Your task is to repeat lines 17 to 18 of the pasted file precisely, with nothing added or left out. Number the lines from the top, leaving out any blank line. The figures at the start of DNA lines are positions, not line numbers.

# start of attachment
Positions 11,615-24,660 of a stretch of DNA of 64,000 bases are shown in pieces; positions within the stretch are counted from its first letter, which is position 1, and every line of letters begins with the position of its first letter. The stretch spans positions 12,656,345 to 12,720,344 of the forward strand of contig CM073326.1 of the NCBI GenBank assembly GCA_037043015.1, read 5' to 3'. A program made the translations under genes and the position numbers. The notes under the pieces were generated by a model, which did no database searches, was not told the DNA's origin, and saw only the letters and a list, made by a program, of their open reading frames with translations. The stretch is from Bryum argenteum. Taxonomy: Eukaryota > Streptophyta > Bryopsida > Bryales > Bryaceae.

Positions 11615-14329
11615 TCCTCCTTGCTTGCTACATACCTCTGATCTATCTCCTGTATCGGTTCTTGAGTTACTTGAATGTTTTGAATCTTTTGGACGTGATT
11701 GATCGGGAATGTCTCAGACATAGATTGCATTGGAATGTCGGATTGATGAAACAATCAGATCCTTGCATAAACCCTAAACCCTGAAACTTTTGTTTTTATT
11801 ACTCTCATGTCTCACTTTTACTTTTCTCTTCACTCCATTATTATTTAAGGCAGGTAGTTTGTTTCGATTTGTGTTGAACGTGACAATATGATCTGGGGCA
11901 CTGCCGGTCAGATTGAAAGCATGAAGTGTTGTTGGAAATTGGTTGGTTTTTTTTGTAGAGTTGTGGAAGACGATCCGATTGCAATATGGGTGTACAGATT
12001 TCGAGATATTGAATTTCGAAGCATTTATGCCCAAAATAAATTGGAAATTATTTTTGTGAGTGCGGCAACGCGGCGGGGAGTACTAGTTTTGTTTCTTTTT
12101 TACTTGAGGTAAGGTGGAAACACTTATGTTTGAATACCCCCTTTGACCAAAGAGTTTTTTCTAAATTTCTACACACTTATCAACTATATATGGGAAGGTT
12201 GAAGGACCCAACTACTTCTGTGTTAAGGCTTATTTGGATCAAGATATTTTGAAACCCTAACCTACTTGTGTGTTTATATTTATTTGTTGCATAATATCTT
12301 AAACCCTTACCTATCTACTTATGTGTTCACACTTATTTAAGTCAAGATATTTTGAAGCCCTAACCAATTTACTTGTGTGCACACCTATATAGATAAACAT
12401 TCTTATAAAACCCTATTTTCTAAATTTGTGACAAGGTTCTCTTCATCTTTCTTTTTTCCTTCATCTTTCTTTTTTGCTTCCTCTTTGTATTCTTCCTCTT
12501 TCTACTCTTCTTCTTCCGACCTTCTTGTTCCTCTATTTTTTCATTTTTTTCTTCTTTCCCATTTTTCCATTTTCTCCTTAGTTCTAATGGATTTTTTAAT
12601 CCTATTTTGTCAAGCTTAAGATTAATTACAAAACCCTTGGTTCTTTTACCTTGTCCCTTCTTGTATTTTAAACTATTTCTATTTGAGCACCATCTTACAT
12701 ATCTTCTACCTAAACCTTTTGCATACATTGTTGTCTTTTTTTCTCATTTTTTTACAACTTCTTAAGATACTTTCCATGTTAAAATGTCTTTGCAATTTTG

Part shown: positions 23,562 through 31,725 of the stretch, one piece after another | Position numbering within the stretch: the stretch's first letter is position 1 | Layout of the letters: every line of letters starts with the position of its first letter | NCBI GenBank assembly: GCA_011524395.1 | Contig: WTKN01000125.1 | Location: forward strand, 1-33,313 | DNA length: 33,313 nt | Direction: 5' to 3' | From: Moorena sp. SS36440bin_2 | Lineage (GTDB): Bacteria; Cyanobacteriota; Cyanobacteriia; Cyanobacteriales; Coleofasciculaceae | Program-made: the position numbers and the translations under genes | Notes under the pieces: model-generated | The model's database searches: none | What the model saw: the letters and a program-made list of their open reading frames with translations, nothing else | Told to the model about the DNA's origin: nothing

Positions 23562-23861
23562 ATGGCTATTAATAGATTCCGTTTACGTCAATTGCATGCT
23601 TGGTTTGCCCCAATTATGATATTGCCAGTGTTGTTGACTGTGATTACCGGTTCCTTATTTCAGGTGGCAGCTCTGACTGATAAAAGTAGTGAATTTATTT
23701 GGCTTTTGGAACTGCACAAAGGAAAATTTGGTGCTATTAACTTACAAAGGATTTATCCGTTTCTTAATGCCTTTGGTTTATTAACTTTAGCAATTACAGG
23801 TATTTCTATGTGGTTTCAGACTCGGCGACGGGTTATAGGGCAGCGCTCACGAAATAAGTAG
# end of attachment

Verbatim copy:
23562 ATGGCTATTAATAGATTCCGTTTACGTCAATTGCATGCT
23601 TGGTTTGCCCCAATTATGATATTGCCAGTGTTGTTGACTGTGATTACCGGTTCCTTATTTCAGGTGGCAGCTCTGACTGATAAAAGTAGTGAATTTATTT